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A beautiful encounter

A beautiful encounter

Howard Ren ’20 February 16, 2021

Sometimes, this world may seem dirty and dark, but there is always something beautiful and sweet that outweighs the bad.

Fall 2017. I had failed the first accounting block exam. For the second one, my plan was to study two hours each day for several days instead of cramming all night before the test. The night before, I studied from 5 p.m. to 11 p.m. I did two practice exams.

Illustration by Ronald AcklinThe result came out magnificently poor.

I began to doubt my intelligence.

Then she came, “Grandma Karen.” She placed her hand on my head and said, “You can do it kiddo, don’t give up!”

Confused, I looked up; I saw a grey-haired lady giving me a heart-warming smile. She told me, “My son used to fail exams all the time when he was in college, but I told him that there is always something bright over the finish line. You just gotta trust in God and push through it, young man! He can do it, and so can you. Here is one of my favorite chocolate bars! Have it and go kill that exam.”

It turned out her name was Karen Slattery ’13, who worked in the Marianist Hall learning space where I was studying for another exam.

I was a dazed. She is so good! Why would she say this to me? After she left, I tasted — besides the chocolate — what she had said. In those years when I came from China to study in the United States, I was confused, anxious, depressed and insecure. I feared the disgrace of bad grades. Grandma Karen’s words gave me hope, as if I found a flashlight in the wilderness.

I took a look around and checked the time again. It was midnight already. On a Thursday night, my American friends were at a party. The whole learning space was empty. I was alone, very alone. After a while, I felt loneliness and hope were two titanic forces wildly tumbling in my heart.

I ended up staying longer; it was almost 2 o’clock when I got home. I got up at 6 a.m. the next day to review for two more hours. I took the exam calmly, without thinking too much. A week later I delightfully found out that I scored 91 out of 100 points on the exam. I was very happy. After I got the result, I just jumped all the way home, like a childhood feeling — that was the first time in my life that I felt blessed from my hard work.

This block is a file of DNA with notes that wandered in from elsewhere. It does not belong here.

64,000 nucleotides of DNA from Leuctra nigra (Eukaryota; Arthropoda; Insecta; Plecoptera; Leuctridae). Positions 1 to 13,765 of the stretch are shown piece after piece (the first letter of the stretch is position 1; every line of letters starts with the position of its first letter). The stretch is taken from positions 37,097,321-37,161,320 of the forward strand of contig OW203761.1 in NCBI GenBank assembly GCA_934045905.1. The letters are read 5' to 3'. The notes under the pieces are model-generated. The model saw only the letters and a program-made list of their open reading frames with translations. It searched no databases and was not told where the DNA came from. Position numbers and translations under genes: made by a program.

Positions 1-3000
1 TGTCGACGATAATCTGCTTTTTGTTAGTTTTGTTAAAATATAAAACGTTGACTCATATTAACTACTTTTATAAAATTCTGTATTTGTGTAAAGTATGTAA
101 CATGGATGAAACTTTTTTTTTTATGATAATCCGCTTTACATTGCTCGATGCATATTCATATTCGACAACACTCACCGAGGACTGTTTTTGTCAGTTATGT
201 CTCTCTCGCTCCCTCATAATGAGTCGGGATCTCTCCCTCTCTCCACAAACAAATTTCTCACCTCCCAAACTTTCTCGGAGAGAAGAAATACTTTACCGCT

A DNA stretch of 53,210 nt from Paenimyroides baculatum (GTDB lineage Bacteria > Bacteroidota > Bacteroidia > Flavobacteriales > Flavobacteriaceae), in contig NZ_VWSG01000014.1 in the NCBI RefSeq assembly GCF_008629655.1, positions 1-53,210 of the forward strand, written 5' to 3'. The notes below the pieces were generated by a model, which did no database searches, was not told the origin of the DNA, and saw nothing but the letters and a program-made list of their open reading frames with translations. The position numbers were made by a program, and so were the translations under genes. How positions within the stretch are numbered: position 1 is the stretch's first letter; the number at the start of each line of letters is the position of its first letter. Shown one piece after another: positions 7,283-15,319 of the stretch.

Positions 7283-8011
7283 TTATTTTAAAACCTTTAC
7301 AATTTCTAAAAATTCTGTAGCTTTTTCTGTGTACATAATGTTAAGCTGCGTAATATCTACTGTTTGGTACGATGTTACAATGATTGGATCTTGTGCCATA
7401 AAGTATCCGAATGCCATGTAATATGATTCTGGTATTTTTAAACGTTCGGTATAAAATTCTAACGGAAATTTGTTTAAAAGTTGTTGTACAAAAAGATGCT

Gradually, Grandma Karen and I became friends, and she gradually got to know more about me. I heard that her son was interested in buying her a new iPhone, but she was reluctant to spend so much. I told her that I would buy a Huawei phone for her next time I traveled back to China. When I saw how she nodded happily, it warmed up my heart. The indescribable warmth — isn’t this the kind of réen qíng wèi (the taste of human warmth, friendliness, kindness) I have been looking for in the States? Wow! I found you, how fun!

Sometimes, when I felt tired, I would take a nap in that study area. Sometimes as I slept, it seemed as though someone was coming to my table and then leaving. I would wake up and see her curved back slowly fading away. And left behind on my table were coffee and chocolate. It always brought me a smile.

A while after graduation, after I had returned home, I woke up one morning and checked my email. There was one message with the title, “Congratulations.” It was from Grandma Karen, who sadly had lost her job as an effect of the pandemic.

I wondered how did she know my mailbox? Then I remembered. That day that I received the results of the 91-point exam, I had wanted to thank her. So I bought her favorite sandwich and gave it to her and left my email address written on a piece of tissue. She had kept it, and, this morning much later, she sent me that simple warmth with which I am most familiar from the other side of the ocean. She was far away, but I felt her presence.

How nice, how awesome, how happy.

Sometimes, this world may seem dirty and dark, but there is always something beautiful and sweet that outweighs the bad.

Thank you, Karen. I miss you, take good care of yourself.



Haitao “Howard” Ren graduated from the University of Dayton with a degree in international business management.

Finding my way home